“40 is good,” said my male friend, and my eyes lit up. I knew exactly what he meant. He was talking about how much more confident he is now that he’s in his forties. Sure, the endless energy of his twenties is gone, but so are the arrogance and the naivete. At forty plus, he is calmer, more at peace with himself. He is a lot less self-centered and knows how important friendship and kindness are. He doesn’t lack passion – his passion and drive are as strong as always – but he has more perspective, and can put things in context.
The forties and fifties are, for many, amazing decades. You’re in the middle – you still enjoy energy and health, but you also have wisdom. You get it. You know yourself, you know what you want. Your roots are deeper. You’re confident, and you’re less and less worried about what others think about you.
But women, at least in the media, are denied the pleasures that this age brings and are bombarded with messages that essentially turn “over forty” into some kind of a disease, a condition that one must treat. Instead of being allowed to bask in the glory of our experience, wisdom and growing self-confidence, popular media, including ads and women’s magazines, convey a very clear message: women must remain in their thirties (or better yet, in their twenties if they can possibly manage it) forever.
Admittedly, unlike men, women do face a unique challenge as they grow older – diminishing fertility means we gradually lose our sexual appeal. So, while a man can be very attractive to women even with a few wrinkles and graying hair, evolution dictates that men look at these same signs in a woman as warning signs: “Infertility alert! Move on to the next candidate.”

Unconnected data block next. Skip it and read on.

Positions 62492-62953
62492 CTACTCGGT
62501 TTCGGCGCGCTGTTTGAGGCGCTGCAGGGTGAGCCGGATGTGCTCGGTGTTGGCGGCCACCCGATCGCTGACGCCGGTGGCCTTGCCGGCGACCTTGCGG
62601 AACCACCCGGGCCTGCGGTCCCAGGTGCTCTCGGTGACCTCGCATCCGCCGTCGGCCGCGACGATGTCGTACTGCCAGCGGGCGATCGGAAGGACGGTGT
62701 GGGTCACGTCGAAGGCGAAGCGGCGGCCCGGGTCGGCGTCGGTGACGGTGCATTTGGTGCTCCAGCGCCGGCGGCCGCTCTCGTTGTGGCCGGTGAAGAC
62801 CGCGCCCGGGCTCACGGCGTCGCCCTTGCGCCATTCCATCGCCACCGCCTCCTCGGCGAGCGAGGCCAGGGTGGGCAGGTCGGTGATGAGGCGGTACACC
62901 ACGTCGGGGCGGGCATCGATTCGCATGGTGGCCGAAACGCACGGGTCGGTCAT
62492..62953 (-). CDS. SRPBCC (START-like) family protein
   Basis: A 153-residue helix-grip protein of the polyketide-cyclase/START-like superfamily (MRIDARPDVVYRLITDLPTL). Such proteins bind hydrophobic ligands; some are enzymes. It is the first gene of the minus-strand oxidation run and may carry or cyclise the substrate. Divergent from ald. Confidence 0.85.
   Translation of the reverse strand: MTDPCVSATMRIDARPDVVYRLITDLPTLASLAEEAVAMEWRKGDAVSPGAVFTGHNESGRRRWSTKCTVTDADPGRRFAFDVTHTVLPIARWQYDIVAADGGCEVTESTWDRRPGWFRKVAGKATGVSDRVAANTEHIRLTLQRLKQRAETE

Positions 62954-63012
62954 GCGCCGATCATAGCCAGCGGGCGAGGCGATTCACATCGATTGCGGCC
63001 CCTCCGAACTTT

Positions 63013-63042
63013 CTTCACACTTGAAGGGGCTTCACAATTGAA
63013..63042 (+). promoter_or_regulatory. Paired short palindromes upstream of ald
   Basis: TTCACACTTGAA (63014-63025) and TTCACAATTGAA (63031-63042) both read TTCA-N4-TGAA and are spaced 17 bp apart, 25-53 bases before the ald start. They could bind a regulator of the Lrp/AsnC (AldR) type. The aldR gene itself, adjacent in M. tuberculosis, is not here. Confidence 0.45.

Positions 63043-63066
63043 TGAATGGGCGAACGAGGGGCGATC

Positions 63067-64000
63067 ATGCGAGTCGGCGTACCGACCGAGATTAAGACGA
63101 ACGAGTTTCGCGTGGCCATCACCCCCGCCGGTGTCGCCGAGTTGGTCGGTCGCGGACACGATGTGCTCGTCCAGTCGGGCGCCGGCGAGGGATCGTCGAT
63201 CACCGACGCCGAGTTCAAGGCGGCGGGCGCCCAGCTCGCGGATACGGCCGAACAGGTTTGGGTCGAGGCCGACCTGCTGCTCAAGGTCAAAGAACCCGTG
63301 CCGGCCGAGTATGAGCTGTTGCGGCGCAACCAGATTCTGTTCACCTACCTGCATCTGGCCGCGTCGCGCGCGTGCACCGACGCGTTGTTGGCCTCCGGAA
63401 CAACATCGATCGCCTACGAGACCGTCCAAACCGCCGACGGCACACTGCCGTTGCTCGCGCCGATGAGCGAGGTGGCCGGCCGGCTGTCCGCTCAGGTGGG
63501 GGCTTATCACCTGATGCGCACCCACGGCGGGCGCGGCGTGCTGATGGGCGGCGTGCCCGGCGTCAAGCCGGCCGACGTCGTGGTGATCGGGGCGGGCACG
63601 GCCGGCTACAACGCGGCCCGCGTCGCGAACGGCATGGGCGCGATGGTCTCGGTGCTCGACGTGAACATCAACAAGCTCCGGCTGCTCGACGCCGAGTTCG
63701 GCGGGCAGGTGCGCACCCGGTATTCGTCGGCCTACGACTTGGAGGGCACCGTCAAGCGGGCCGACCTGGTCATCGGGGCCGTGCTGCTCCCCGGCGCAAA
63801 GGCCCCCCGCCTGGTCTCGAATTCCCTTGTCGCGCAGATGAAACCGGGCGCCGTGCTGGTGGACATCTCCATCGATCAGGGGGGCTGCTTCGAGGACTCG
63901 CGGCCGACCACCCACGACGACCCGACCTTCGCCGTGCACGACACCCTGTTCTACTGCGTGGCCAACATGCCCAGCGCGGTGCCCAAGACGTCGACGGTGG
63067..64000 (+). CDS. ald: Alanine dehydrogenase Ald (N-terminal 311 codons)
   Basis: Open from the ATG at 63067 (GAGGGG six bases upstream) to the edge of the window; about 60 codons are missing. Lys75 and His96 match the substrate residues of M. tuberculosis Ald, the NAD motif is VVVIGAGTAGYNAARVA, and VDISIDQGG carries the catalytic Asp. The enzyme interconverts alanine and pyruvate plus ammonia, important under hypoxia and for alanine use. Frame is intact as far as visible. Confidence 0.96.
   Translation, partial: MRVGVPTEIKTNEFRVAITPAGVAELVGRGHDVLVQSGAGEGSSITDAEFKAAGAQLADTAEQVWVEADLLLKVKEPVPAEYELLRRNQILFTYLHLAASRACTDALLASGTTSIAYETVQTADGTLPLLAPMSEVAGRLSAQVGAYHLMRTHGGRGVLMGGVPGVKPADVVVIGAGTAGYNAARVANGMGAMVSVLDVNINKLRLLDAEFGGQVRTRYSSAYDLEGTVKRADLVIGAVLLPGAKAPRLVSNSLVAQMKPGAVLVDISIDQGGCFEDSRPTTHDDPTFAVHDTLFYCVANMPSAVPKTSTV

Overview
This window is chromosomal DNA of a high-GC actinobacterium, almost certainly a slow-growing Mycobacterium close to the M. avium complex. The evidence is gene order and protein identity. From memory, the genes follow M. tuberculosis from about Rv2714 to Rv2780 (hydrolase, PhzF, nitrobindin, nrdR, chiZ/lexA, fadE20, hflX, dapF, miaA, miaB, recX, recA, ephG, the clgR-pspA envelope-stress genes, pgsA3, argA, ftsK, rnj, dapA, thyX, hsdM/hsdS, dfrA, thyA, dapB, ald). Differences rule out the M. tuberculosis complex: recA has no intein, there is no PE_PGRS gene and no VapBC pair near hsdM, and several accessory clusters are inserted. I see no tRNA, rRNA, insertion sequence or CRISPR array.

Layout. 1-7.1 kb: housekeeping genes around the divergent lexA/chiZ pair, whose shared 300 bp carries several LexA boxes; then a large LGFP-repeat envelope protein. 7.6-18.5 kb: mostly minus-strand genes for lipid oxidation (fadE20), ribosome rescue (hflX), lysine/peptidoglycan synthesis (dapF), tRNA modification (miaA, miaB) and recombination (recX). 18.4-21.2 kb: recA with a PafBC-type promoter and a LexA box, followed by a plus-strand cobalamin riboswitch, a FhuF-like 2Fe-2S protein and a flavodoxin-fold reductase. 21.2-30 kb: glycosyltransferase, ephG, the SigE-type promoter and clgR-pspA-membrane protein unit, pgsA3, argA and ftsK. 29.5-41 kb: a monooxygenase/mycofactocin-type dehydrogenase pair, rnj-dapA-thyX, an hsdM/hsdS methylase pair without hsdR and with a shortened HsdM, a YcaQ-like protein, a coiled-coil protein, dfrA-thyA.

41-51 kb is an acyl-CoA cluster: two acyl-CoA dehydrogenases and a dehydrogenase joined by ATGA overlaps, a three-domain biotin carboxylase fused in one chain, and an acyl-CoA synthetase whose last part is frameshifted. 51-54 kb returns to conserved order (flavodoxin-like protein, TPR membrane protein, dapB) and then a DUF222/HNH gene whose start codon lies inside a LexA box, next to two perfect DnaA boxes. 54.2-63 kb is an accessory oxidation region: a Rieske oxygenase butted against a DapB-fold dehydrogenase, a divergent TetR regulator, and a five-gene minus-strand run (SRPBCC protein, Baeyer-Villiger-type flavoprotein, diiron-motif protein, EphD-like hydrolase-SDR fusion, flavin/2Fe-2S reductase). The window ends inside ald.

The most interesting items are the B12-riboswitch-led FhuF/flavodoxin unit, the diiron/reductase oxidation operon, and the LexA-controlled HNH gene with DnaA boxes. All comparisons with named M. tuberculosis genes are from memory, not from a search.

Having said that, people are complex. Choosing a suitable partner is about so much more than taught skin and working ovaries. I personally know several women who have met wonderful partners when they were in their forties, fifties and sixties. These women are smart, independent, confident – and sexy. None of them uses Botox and while they work hard to stay fit and healthy and take good care of themselves, they certainly don’t try to look “ten years younger” than their chronological age.
But it takes a lot of confidence – a lot of character – to resist the powerful messages by the media. The constant, unrelenting messages that tell us to freeze our face with Botox, to pull our skin taught with plastic surgery, and – of course – to never forget our hands! God forbid we go through all this trouble of disguising our real age only to allow our veiny hands to disclose it.
We are made to focus so much on what we’re losing (youth, glowing skin, perky breasts) that we sometimes forget that as we lose our youth, we gain so much in terms of the person we are, our confidence, and our knowledge of the world.
Personally, at the age of 39 (40 in June), I consider myself a much more attractive person than I was 20 years ago. I certainly have more fun and enjoy life more. As far as I’m concerned, 40 is good. Very good. I like who I am, who I am becoming, and I fully intend to enjoy this very rewarding time in my life.